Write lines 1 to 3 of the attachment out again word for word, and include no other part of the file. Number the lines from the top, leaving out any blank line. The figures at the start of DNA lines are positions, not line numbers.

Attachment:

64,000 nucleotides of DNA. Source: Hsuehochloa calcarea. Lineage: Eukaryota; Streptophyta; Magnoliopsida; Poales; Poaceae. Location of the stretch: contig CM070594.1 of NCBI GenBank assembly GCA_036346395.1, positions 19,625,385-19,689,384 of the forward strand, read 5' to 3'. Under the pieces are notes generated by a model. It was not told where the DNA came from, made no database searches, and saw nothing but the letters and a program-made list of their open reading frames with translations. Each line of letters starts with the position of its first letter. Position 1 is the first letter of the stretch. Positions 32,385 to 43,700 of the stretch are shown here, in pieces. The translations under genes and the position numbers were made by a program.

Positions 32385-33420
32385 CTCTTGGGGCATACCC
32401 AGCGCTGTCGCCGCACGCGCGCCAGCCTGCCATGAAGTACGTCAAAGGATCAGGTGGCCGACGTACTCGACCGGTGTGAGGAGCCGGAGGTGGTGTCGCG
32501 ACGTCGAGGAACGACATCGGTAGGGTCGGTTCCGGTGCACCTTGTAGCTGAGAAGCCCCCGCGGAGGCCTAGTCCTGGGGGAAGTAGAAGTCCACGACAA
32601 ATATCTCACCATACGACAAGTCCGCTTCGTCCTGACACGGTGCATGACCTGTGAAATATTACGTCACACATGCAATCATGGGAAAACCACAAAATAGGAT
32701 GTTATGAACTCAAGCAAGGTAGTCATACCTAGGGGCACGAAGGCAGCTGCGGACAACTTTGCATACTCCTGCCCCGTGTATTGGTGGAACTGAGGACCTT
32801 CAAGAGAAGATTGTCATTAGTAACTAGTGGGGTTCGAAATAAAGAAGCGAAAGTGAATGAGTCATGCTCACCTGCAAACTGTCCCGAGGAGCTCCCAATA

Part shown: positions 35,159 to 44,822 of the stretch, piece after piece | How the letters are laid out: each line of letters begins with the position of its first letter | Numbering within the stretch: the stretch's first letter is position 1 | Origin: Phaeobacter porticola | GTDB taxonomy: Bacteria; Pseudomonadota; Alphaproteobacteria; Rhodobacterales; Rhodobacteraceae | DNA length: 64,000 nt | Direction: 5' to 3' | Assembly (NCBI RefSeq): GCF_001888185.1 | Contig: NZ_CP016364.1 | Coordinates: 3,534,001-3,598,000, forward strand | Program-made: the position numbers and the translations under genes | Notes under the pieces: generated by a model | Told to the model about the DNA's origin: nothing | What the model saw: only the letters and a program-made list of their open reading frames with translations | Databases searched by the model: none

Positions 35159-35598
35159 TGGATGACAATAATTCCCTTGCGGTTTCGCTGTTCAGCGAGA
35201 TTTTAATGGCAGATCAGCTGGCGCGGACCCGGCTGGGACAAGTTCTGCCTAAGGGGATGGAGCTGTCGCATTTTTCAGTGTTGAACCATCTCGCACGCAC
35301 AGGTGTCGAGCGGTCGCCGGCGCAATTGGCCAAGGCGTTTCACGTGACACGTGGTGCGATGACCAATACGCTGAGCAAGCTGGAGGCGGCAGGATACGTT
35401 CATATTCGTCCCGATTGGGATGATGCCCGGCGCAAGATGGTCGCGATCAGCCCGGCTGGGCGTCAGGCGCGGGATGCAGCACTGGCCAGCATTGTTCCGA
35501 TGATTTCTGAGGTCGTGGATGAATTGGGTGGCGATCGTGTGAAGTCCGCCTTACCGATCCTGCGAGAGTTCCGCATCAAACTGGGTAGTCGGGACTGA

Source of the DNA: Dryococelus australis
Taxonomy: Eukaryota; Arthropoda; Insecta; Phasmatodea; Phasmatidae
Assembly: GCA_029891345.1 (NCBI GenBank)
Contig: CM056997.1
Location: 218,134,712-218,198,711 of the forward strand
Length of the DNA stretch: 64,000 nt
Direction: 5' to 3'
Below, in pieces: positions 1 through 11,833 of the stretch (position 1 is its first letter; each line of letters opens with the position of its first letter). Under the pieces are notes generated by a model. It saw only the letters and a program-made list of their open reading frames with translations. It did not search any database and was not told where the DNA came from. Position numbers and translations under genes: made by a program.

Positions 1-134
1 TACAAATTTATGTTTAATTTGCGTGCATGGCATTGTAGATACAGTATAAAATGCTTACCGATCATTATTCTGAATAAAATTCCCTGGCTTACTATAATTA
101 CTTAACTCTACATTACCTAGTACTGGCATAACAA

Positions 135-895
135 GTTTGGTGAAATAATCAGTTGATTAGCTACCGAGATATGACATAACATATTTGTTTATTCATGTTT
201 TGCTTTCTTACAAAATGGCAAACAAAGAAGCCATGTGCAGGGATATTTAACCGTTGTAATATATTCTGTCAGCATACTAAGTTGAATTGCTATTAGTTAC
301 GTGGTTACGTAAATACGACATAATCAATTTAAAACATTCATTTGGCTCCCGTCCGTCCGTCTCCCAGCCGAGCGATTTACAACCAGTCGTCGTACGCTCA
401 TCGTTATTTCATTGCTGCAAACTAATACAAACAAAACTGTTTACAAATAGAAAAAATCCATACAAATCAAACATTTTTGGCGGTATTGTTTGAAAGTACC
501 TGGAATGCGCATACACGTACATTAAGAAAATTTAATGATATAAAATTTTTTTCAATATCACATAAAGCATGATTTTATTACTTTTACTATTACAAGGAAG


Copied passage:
64,000 nucleotides of DNA. Source: Hsuehochloa calcarea. Lineage: Eukaryota; Streptophyta; Magnoliopsida; Poales; Poaceae. Location of the stretch: contig CM070594.1 of NCBI GenBank assembly GCA_036346395.1, positions 19,625,385-19,689,384 of the forward strand, read 5' to 3'. Under the pieces are notes generated by a model. It was not told where the DNA came from, made no database searches, and saw nothing but the letters and a program-made list of their open reading frames with translations. Each line of letters starts with the position of its first letter. Position 1 is the first letter of the stretch. Positions 32,385 to 43,700 of the stretch are shown here, in pieces. The translations under genes and the position numbers were made by a program.

Positions 32385-33420
32385 CTCTTGGGGCATACCC